Most victims of the Long Friday Lunch spend several days after their impromptu booze-up lamenting the fact their fantasy team was unprepared, cursing the footy gods and muttering ‘if only’ under their breath as they rock themselves to sleep.

There is a school of fantasy thought that says the Long Lunch and Brain Snap are one in the same, with the snap being the act of forgetting ones team completely, however we at Sports Fantasy Pro recognise how powerless coaches can become when confronted with free beer and cheese-covered crumbed chicken.

Thus the two remain apart on this list.

DIAGNOSIS

Despite the age of technology in which we live, it is not enough to simply say ‘buy a smart phone’, for Telstra is a long way short of everywhere and phones can be misplaced or broken at the best of times let alone when your six beers down and violently whipping home a roughie in race five at the Valley to recoup your losses.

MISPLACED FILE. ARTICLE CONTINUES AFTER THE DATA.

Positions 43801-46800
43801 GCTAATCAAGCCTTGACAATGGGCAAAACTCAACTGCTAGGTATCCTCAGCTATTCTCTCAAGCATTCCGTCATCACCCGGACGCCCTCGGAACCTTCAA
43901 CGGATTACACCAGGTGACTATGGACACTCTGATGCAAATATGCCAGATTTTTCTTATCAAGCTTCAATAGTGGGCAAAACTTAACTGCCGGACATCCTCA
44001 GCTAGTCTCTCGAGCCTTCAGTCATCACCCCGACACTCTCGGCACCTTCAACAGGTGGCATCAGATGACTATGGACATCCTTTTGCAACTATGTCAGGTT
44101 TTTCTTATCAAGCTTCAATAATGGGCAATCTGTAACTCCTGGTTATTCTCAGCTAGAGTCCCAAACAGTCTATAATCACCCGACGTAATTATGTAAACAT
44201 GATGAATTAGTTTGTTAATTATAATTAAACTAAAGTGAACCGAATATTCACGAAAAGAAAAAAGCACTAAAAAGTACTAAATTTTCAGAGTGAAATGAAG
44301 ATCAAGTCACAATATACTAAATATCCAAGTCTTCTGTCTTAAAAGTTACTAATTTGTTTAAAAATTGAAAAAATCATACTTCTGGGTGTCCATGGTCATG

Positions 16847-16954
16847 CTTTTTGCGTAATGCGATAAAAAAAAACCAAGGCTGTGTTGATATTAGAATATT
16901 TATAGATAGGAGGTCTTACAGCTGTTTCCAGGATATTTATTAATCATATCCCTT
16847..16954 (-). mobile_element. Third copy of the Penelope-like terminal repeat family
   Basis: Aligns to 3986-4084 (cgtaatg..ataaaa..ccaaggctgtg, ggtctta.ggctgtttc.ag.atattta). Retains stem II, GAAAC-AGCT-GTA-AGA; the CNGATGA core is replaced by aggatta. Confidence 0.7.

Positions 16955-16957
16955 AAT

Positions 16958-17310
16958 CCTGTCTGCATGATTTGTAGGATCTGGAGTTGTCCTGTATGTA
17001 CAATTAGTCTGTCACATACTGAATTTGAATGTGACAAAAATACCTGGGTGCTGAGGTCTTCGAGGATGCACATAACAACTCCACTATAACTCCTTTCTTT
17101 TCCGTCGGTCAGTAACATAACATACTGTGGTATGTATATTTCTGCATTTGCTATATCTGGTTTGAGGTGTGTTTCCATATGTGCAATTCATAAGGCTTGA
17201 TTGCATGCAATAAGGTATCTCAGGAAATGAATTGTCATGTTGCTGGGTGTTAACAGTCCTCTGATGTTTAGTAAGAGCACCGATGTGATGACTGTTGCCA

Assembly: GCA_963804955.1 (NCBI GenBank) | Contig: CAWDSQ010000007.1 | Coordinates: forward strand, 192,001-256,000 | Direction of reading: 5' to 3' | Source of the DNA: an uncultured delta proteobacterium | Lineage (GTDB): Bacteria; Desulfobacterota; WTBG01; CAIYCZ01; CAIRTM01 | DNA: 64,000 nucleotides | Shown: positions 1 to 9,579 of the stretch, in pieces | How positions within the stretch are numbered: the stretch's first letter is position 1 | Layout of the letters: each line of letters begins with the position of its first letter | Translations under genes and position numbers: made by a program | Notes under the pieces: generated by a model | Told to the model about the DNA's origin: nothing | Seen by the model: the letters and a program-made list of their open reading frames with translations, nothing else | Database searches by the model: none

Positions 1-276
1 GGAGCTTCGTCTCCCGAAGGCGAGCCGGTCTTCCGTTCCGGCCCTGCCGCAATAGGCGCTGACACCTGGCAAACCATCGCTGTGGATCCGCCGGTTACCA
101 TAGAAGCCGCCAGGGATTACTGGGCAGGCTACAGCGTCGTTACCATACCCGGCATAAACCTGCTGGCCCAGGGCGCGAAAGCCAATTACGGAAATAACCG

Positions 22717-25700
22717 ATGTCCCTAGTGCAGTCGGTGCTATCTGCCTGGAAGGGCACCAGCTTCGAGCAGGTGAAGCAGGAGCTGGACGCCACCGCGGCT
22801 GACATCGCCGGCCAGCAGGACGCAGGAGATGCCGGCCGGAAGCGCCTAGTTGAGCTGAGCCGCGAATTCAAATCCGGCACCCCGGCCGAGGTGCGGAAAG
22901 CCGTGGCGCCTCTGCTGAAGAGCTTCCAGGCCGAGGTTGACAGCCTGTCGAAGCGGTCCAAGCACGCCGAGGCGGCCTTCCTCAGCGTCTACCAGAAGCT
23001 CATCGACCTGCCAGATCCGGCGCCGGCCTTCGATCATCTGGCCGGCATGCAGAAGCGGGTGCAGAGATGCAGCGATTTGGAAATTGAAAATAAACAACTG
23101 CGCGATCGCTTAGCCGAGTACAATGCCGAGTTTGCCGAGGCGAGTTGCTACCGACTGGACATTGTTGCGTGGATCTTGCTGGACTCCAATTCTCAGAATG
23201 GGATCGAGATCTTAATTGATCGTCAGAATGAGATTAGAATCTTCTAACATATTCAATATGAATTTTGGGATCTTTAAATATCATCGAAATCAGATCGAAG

No, the best practise is to get all your proverbial ducks in a row on Thursday afternoon, then again on Friday morning.

Sure you will miss out on the odd bit of Friday Late Mail but your team will be far better off than the ‘I’ll do my bulk research Friday arvo’ coaches.

A coach that goes into Friday lunch prepared and ready to play is one that can be happily hijacked for the afternoon.

Fantasy Coach Killers: The Security Breach by the SFP Wizard